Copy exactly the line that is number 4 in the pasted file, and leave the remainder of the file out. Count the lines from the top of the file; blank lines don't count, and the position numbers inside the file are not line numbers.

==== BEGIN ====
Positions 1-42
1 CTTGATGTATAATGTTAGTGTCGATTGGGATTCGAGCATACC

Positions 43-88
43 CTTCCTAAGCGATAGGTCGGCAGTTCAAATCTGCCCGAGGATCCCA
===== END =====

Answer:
43 CTTCCTAAGCGATAGGTCGGCAGTTCAAATCTGCCCGAGGATCCCA